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Female reproductive anatomy
Female reproductive anatomy


Uterus
Uterus


Normal uterine anatomy (cut section)
Normal uterine anatomy (cut section)


Vaginal cysts

Definition:

A cyst is a closed pocket or pouch of tissue. It can be filled with air, fluid, pus, or other material. A vaginal cyst is a closed sac on or under the vaginal lining.



Alternative Names:

Inclusion cyst; Gartner's duct cyst



Causes, incidence, and risk factors:

There are several types of vaginal cysts.

  • Vaginal inclusion cysts are the most common. These may form as a result of injury to the vaginal walls during birth process or after surgery.
  • Gartner's duct cysts develop on the side walls of the vagina. This duct is present while a baby is developing in the womb but will most often disappear after birth. If parts of the duct remain, they may collect fluid and develop into a vaginal wall cyst later in life.
  • Bartholin's cyst or abscess is the buildup of fluid for pus that forms a lump in one of the glands found on each side of the vaginal opening.
  • Pieces of endometriosis may appear as small cysts in the vagina.
  • Benign tumors of the vagina are uncommon and are usually made up of cysts.


Symptoms:

Vaginal cysts usually do not cause symptoms, although there may be a soft lump felt in the vaginal wall or protruding from the vagina. Cysts range in size from the size of a pea to that of an orange.

Some women with vaginal cysts may have discomfort during sex or trouble inserting a tampon.



Signs and tests:

Upon pelvic examination, a mass or bulge of the vaginal wall may be seen or felt by the examiner. A biopsy may be necessary to rule out vaginal cancer , especially if the mass appears to be solid.

If the cyst is located under the bladder or urethra, X-rays may be required to be sure the cyst does not involve these structures.



Treatment:

The only treatment needed may simply involve routine exams and watching the cyst for growth and other changes.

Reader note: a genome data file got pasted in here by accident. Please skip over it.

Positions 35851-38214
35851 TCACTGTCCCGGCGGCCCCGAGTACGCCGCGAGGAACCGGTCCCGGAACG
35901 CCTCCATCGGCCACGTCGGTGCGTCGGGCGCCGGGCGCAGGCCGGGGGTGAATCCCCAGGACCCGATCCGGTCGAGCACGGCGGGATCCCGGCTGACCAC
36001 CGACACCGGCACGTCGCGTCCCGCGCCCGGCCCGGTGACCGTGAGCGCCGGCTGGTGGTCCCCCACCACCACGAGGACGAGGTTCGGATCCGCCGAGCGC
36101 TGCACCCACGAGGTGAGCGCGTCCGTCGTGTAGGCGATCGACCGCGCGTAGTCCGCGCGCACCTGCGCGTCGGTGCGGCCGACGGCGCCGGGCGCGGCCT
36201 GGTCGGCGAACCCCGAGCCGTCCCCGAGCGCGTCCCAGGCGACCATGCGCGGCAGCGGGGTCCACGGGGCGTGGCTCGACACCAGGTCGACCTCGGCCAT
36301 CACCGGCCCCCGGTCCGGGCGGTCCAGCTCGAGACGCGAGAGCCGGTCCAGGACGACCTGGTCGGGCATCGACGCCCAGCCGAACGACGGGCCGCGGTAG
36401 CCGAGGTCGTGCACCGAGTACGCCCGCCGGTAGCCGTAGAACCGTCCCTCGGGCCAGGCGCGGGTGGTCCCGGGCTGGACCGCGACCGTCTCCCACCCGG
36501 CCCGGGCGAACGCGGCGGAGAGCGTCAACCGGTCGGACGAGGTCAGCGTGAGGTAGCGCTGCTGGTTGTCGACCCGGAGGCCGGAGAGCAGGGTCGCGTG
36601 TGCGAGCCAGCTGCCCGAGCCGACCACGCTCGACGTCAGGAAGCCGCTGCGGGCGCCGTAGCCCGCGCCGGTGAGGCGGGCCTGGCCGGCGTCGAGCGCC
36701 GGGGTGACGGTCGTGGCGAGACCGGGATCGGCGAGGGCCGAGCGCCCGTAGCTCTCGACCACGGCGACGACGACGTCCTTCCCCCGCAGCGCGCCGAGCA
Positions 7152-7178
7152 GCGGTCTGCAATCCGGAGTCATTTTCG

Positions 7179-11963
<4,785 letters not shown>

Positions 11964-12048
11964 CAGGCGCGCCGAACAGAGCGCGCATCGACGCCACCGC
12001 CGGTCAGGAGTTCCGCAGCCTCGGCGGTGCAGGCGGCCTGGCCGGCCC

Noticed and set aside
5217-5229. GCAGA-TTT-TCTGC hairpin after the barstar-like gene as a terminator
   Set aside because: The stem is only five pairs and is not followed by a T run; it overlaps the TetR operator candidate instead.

Opening and draining the cyst does not usually work well and may lead to infection.

Surgery may be needed if the cyst is causing symptoms. However, this can sometimes be a very involved surgery and is not recommended unless you are having more severe symptoms.



Support Groups:



Expectations (prognosis):

The outcome is generally good. Frequently cysts remain small and require no treatment. When surgically removed, the cysts usually do not return.



Complications:

There are usually no complications from the cysts themselves. A surgical excision procedure carries a small risk of complications depending on where the cyst is located in relation to other structures.



Calling your health care provider:

Call your health care provider if a lump is felt inside the vagina or protruding from the vagina.



Prevention:



References:

Katz VL. Benign gynecologic lesions: vulva, vagina, cervix, uterus, oviduct, ovary. In: Katz VL, Lentz GM, Lobo RA, Gershenson DM, eds. Comprehensive Gynecology. 5th ed. Philadelphia, Pa: Mosby Elsevier; 2007:chap 18




Review Date: 11/7/2011
Reviewed By: Linda J. Vorvick, MD, Medical Director, MEDEX Northwest Division of Physician Assistant Studies, University of Washington, School of Medicine; Susan Storck, MD, FACOG, Chief, Eastside Department of Obstetrics and Gynecology, Group Health Cooperative of Puget Sound, Bellevue, Washington; Clinical Teaching Faculty, Department of Obstetrics and Gynecology, University of Washington School of Medicine. Also reviewed by David Zieve, MD, MHA, Medical Director, A.D.A.M., Inc.

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